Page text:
Lots of people who follow the federal scene think that Congress will revisit the idea of a 2011 federal pay freeze before the November elections, which aren’t that far off.
If it happens it is unlikely that President Obama (who has proposed a very modest 1.4 percent January raise for white collar civil servants) would veto any freeze legislation.
Nervous politicians who are both running against Washington and working feverishly to make sure they continue to have jobs in Washington, could stick the pay freeze in a must-pass-must-sign piece of legislation.
Would it be politically smart? Would it be fair?
Insight by GitLab: During this webinar executives from the State Department, U.S. Securities and Exchange Commission, U.S. Patent and Trademark Office and GitLab will discuss how institutionalizing a DevSecOps approach to software development is a journey that must bring together the technology and business sides to change an organization’s culture.
Feds we’re hearing from are all over the place on the issue. Some think it might be a necessary evil to send a message that the government is trying to hold down costs. Others say they would buy into it if Congress led the way in jumping in the pay freeze pool. Some retirees are questioning why, if they don’t get a cost of living adjustment next year, working feds should.
“The proposal freezes the pay raises of some of the feds who wear uniforms, such as the Border Patrol, ICE, Federal Protective Service, the various Police Forces, and Park Rangers and some who occasionally wear the blue (windbreakers) with the yellow letters on the back: ATF, DEA &FBI. What about the largest groups who wear Green (2 shades) and Blue (2 shades) Uniforms? Shouldn’t they also be included? Shouldn’t all uniformed personnel be treated the same?” H at Department of Energy
(One can only hope. The one with the funny spelling, Pulitizer, has eluded me for many years. MC)
COLA vs. Pay Raise
(Pay raises and COLAs are two very different cats. The federal pay raise is supposed to be based on changes in private sector pay. The Bureau of Labor Statistics makes the wage comparison surveys. The actual pay decision is both fiscal and political each year. Congress and the White House make that call.
Inflation adjustments for federal-military-Social Security retirees are based on the rise in living costs as measured by the BLS. In 2008 retirees got a much larger COLA increase – 5.8 percent – than federal workers got in the form of a pay raise. MC).
Top names in managing the people-side of government are meeting today to talk about ways to get the most (and best) out of federal workers. The “Executive Update 2010” conference is sponsored by the Senior Executive Association’s Professional Development League in affiliation with Deloitte Consulting Human Capital Practice.
Participants include Shelley Metzenbaum, Associate Director for Performance and Personnel Management at the Office of Management and Budget; John Berry, Director of the Office of Personnel Management; Norm Ornstein, Resident Scholar at the American Enterprise Institute; Veterans Affairs Deputy Secretary Scott Gould; NTEU President Colleen Kelley; and Federal Labor Relations Authority Chair Carol Waller Pope.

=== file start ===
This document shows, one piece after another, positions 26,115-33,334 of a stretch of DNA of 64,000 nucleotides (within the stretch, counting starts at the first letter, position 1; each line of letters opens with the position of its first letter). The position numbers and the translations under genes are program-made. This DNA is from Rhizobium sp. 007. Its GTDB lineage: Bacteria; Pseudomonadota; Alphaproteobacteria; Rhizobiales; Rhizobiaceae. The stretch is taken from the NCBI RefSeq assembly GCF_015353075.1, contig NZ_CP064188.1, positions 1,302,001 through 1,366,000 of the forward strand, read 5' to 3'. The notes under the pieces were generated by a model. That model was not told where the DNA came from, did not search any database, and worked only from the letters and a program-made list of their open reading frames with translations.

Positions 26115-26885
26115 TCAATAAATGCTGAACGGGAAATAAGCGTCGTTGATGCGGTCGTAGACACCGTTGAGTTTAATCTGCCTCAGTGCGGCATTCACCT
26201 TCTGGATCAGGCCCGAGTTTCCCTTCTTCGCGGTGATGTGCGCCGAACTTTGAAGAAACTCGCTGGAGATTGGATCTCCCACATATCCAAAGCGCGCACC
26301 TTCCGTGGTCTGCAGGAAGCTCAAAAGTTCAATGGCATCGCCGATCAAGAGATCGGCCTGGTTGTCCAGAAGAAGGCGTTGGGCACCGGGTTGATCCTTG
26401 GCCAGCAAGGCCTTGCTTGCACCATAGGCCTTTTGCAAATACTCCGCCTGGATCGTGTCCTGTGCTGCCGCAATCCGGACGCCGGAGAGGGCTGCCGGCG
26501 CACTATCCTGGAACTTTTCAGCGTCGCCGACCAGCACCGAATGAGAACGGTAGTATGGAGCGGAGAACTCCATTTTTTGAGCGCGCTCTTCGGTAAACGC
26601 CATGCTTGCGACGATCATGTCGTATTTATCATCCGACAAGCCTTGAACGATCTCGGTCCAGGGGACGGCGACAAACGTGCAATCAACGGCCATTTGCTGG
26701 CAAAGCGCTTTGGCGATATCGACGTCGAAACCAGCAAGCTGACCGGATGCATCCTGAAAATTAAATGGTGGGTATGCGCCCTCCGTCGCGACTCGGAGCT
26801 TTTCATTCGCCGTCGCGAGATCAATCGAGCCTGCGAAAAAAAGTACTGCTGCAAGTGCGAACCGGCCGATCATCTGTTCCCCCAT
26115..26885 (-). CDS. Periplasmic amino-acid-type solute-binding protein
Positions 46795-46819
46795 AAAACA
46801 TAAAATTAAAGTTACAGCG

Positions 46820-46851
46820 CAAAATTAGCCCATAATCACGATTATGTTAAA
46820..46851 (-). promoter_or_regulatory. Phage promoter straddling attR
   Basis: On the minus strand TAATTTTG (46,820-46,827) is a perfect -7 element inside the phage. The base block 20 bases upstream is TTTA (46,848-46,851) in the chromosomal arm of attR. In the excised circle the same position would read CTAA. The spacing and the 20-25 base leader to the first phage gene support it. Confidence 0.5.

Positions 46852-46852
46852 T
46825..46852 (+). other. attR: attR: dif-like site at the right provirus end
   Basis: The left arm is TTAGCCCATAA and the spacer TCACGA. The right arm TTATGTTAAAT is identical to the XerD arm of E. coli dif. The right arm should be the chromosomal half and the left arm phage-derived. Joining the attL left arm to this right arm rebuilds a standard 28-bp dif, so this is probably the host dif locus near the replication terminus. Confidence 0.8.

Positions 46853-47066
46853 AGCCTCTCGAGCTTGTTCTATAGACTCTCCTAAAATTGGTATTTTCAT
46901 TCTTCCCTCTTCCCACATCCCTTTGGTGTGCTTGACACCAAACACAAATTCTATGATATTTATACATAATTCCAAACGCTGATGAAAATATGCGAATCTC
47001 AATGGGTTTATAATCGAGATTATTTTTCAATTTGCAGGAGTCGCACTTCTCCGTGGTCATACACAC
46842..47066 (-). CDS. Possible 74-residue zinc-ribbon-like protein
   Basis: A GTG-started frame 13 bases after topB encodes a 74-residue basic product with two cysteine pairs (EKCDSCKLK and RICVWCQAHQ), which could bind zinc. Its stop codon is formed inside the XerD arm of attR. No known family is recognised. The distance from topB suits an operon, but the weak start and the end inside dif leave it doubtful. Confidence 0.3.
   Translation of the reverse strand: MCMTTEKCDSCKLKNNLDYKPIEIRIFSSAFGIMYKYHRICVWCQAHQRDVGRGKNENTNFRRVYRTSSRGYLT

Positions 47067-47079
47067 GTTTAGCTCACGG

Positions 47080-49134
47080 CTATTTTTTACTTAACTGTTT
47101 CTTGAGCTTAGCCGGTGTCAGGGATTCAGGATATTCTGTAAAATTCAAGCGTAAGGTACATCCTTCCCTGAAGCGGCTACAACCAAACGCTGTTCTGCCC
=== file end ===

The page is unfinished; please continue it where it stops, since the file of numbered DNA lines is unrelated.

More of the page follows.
For a real time briefing on the conference, listen to our Your Turn with Mike Causey radio show today at 10 a.m.
We’ll also have the latest information on the progress of the National Security Personnel System rollback, and an update on the possibility of a federal pay freeze. You can listen live at www.federalnewsradio.com on your computer anywhere in the world, or in the DC area 1500 AM.
To reach me: firstname.lastname@example.org
Nearly Useless Factoid
by Suzanne Kubota
InformationisBeautiful.net notes it has recently updated its amazing “International Number Ones” graphic where each country in the world is noted for being “the best” at something. “Removed Slovakia for ‘Overweight Women’ (it’s actually Mexico) Apologies to the beautiful women of Slovakia,” says the site.
Want to stay up to date with the latest federal news and information from all your devices? Download the revamped Federal News Network app
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White House spending $27 billion on troubled tech
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Rep. Towns supports MMS restructuring
The Interior Department is taking a positive and much-needed step with its plans to restructure the Mineral Management Service, Rep. Edolphous Towns (D-NY) tells the DorobekInsider. In the wake of the Gulf oil spill, the Interior Department plans to separate the federal agency that oversees offshore drilling into three independent divisions in an effort to break up its energy development, enforcement and revenue collecting functions. Rep. Towns talked to the DorobekInsider Tuesday after returning from a trip to the Gulf to review the spill. Read more here.
Are Katrina/Deepwater comparisons appropriate?
Are we witnessing Katrina 2.0? That’s what some have started saying, now that the oil spill crisis in the Gulf has dragged on since April. Tom Davis is now federal government services director with Deloitte, but was in Congress when Hurricane Katrina hit the Gulf in 2005. He chaired a bipartisan committee that investigated the federal government’s response to Katrina — and brings us insight today on whether or not the comparison is apt, among other things. Read more here.
Dorobek Must Reads – June 15
Worried you’ll have no idea what people are talking about around the watercooler this morning? Each day, the DorobekInsider team collects a group of stories that we’re reading to stay in the know. On Tuesday, we’re mapping the response to the BP oil spill, and NASA wants to create a CIO team that ‘rocks!’ Read more here.